Today I was going to write about the perks of raising a kitten in a college dorm, but I'm going to lob a snowball of a critique at this website instead. Once upon a time, Odyssey was a well-run platform. They expanded without abandon, encouraging every school and every amateur writer to sign up. I was initially enamored with the "no-rules" policy when it came to what I wrote about or how I went about doing it. I thought it would be great experience for me to get in the practice of writing weekly articles, all while getting the exposure that comes with a semi-popular online outlet.
And then, around this time last year, Odyssey downsized its HQ staff by 75% because they weren't making enough money. We bade an awkward goodbye to our lovely Managing Editor, as well as her infographics, GroupMe chat, weekly Google Hangouts, feedback, and advice. There was no longer any higher-up to hold us to deadlines or recruitment quotas, and our questions were rarely answered. We were on our own. The ghost of ME Ella still remains in MUSE (our eternally broken publishing platform), and they couldn't (or didn't bother to) remove her personal contact information from our community list. Now there are about seven Managing Editors left of the original 50. In the weeks following the culling, over 20 of Ella's Editors-in-Chief, myself included, were still expressing our confusion in the dead GroupMe chat -- "Have you all been assigned new MEs yet?" -- I had been reassigned and was able to negotiate an every-other-week deadline, but that's about it. Some had not been contacted at all, some were stood up after scheduling calls with their new MEs, and some were randomly stripped of their EIC status without warning or explanation. It was clear that there was no support system in place.
One year later, there are now separate Facebook groups for Tier 1 schools (the smaller ones) and Tier 2 schools (the bigger ones). Although I am a member of the former, and my writers regularly put time and effort into articles such as these, we have no incentives, no feedback, no resources to expand our community. We finally got an email from a Content Specialist the other day, promising more one-on-one communication and dedication to growth, only to find out that the email was meant only for Tier 2 editors. Whoops. Luckily I saved the infographics my first ME gave me, and I get most of my editing information from the manual I got on my first day. I've made my own polls, kept a spreadsheet of my writers' information, and have kept record of various email templates. I've spent a good deal of my own money on funding meetups to foster a sense of community with my writers, and I knew without a doubt that I would never be reimbursed by HQ.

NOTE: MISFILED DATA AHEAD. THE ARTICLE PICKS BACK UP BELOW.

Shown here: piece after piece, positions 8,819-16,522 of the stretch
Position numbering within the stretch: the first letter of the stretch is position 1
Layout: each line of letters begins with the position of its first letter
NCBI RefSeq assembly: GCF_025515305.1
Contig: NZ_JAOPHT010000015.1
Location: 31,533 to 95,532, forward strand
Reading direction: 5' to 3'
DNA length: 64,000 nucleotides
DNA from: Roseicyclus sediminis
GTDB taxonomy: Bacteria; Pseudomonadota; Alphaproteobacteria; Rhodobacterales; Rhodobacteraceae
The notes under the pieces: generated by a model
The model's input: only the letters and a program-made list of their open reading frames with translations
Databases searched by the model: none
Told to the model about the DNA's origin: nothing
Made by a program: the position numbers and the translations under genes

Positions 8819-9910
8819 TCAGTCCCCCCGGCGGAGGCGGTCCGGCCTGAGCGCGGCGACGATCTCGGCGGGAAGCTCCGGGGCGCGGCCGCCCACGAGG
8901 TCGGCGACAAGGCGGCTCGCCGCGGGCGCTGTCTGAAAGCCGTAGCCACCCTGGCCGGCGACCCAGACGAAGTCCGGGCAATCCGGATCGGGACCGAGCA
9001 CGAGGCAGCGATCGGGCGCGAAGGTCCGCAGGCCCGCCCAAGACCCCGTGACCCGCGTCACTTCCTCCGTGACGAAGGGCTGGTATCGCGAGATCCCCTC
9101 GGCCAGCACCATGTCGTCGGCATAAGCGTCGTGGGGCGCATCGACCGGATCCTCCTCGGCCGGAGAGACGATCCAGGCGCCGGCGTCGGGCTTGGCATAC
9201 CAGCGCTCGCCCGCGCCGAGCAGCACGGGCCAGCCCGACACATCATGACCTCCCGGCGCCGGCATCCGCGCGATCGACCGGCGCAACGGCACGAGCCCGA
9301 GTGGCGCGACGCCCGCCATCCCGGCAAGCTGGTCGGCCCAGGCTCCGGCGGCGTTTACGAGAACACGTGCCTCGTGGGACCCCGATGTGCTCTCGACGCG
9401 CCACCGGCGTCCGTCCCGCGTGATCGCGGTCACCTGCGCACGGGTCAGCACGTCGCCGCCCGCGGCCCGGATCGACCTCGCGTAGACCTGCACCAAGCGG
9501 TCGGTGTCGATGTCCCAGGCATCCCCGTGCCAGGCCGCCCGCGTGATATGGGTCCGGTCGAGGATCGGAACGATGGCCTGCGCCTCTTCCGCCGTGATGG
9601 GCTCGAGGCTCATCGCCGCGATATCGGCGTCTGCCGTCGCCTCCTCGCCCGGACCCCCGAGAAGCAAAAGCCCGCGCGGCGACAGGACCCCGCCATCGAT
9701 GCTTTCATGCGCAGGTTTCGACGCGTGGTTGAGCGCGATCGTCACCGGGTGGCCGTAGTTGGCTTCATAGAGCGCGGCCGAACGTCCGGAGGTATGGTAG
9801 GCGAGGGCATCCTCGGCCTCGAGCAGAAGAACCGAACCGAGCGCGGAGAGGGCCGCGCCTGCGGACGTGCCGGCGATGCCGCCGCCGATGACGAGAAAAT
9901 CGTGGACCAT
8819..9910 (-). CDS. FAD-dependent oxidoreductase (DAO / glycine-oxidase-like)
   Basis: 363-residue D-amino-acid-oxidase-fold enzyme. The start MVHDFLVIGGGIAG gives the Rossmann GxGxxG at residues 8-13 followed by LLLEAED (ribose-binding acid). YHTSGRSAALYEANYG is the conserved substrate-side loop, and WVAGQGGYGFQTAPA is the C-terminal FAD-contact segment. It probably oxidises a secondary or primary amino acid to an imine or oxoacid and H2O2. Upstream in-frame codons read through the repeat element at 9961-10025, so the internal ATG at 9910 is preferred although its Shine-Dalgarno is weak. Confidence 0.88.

Odyssey on its own is not a community. It is a platform, just like any other, that profits off of the ideas of unpaid college students. When it's apparent that an article from a small liberal arts college won't get enough views as an article on sororities or Christianity at a larger school, we're dumped into the backseat and left to wither away. Everyone I know scoffs when I mention the Odyssey, since the articles they spend most of their energy promoting are "clickbaity" (and, upon further inspection, not even well-written and riddled with spelling and grammatical errors). I feel no connection to HQ, especially since they've made it clear how expendable we are to them. They grew too big, too fast, and now it's coming back to bite them in the ass. What I'm upset about is that the writers I'm responsible for are working hard for basically nothing. No money, no visibility, no recognition. The disorganization at Odyssey isn't a huge revelation, but after all the personal time and money I've put into my position and to keep my community alive, what we receive in return is discouraging at the very least.
Still interested in joining? Go for it. If anything, it's good experience both as a writer and as a member of a company that will force you to cultivate and develop your own community.
[Names have been changed]